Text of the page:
“So are you ready to talk now Mrs. D.?   I know you iced your husband.  Where’d you hide the body?  Make things easy on yourself and come clean.”

Muriel took a good hard look down the road into her future, and knew that life behind bars was not on her bucket list.  She planned to be a free woman, in more ways than one, for a long, long time.

“I didn’t do it!”  Muriel shot back at the tired detective.  I DID NOT DO IT!   She would break him down.

Putting his head in his hands, the vision of his dry martini fading, Detective Martin Whitfield Dunmore started to cry very quietly, but he continued-with the longest and fiercest volley yet.

 How do you put an elephant in the ice box?

 Open the door and put him in.

How do you put a giraffe in the ice box?

Open the door and take  the elephant out, and put the giraffe in.

The lion decided to have a party.  He invited every animal in the jungle, but one didn’t come.  Which one?

The giraffe.  It was stuck in the ice box.

Two explorers try to cross a crocodile infested stream.  How do they get across?

 Simple.  They wade across.  All of the crocodiles are at the lion’s party.

 But Muriel would not crack.  She was one tough coconut.

Shift of Light

Her studio, the same.  Hand me down chest of drawers, guardian of paper and paint.  Hundred year old jars, purple with age, holding her brushes.  Cleverly arranged still life of chambered nautilus shell and vase of fragrant, sagging lilacs, nestled among the folds of rich old brocade.  Yet the overriding atmosphere of disharmony, as she lingers in the doorway surveying the room, cannot be blamed on the afternoon sun which casts her studio in deeply shadowed contrast and texture, but rather in how her circumstantial perception seems to have changed. She tentatively fingers the intricate twisted-link silver chain that rides the curves of her neck, not quite able to decide what to do with herself.  Slipping quietly into the room, no longer fitting comfortably among paper and brushes and paints, she sits, leaning over an unfinished watercolor, and tears, wrung from some unfamiliar place, mix and blend new colors.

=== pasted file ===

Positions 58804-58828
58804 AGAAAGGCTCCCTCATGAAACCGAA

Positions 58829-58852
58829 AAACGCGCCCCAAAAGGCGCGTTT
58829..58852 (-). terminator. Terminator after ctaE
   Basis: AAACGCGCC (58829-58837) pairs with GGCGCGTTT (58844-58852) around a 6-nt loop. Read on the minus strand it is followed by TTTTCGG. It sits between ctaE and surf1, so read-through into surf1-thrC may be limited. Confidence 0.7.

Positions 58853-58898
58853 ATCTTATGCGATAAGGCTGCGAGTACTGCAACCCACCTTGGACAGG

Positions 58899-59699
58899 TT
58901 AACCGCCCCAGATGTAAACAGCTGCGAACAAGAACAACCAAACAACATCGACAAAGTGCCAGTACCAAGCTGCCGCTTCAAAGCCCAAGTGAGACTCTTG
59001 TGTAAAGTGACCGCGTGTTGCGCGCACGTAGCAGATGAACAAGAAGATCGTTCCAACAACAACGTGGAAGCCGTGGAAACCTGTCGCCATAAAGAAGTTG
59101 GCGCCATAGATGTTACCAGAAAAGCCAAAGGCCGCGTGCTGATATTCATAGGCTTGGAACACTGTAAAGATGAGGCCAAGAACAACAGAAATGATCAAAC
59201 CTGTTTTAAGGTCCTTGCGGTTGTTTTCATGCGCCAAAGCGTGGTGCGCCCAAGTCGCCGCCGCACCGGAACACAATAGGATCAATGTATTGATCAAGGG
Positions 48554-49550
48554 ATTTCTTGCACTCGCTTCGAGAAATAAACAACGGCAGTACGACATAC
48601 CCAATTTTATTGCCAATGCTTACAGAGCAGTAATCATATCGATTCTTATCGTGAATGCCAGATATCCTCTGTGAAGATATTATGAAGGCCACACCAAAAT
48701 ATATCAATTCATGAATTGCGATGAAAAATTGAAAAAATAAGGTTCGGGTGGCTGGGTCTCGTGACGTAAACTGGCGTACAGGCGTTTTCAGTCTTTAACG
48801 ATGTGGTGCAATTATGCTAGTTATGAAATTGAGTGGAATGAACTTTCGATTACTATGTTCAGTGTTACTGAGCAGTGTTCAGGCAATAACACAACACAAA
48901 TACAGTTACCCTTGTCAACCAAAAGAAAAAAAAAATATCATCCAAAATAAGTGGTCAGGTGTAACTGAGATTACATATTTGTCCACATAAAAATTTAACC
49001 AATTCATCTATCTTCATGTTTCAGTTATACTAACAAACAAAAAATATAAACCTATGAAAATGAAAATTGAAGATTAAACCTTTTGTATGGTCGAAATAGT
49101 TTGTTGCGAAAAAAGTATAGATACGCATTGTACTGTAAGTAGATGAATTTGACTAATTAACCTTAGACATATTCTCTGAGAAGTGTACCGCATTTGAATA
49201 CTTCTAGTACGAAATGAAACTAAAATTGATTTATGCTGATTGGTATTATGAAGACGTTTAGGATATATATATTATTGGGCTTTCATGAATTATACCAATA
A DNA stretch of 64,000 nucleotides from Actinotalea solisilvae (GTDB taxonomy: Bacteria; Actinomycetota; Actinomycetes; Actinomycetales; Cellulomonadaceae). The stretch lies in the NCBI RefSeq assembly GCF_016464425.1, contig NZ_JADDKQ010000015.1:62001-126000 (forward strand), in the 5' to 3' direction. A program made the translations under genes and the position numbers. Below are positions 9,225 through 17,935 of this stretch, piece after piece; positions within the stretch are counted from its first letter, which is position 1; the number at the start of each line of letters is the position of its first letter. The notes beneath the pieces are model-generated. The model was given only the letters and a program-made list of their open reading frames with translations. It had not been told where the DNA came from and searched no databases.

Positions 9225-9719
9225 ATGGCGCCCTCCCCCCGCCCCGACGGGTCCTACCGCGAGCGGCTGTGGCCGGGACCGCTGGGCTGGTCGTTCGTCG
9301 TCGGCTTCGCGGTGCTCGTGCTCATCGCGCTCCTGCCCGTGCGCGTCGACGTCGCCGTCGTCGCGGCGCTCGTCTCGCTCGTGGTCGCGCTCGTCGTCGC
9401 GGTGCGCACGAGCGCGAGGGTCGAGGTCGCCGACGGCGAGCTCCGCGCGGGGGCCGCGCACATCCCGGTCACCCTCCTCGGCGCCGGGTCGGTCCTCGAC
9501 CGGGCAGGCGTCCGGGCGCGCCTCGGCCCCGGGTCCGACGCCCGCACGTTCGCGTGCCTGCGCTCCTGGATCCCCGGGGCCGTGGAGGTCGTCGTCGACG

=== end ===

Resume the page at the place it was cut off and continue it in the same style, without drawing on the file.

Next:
My element, astrologically, is earth, bestowed upon me by virtue of my September birthday.  As such, I am characterized as being rigid and fixed.  Stable.  Easily confined. And my home, circumstantially, is the desert, though neither the realities of my birth nor my geography accurately define me. Water is my true element.  It rules my liquescent heart.

I nurture, in the midst of my arid surroundings, a modest patch of garden, lush and green, where I grow flowers and a few tomatoes. At the edge of this garden abides the crowning glory of my self-made oasis, a small stone fountain, able to charm heat wilted birds and insects alike with the promise of rejuvenation.

This morning I discovered a drowned butterfly in my fountain, its wings unfurled on the liquid surface as though embracing the final spilled moments of its life.  I cradled its sodden body in my hands, cautioning myself again what an all consuming thirst for water will do, if I let it.


I know about rainbows.

How you can’t have one without both sun and rain.

Or that the exact proportion of liquid to luminosity does not need to be an exact science.

And I also know this.

When the downpour comes, and the light goes out, if you cannot find your way through the implacable darkness, you will drown.


This is for a family I know, facing just that sort of darkness right now. I pray to God they come through it.

Lillie McFerrin Writes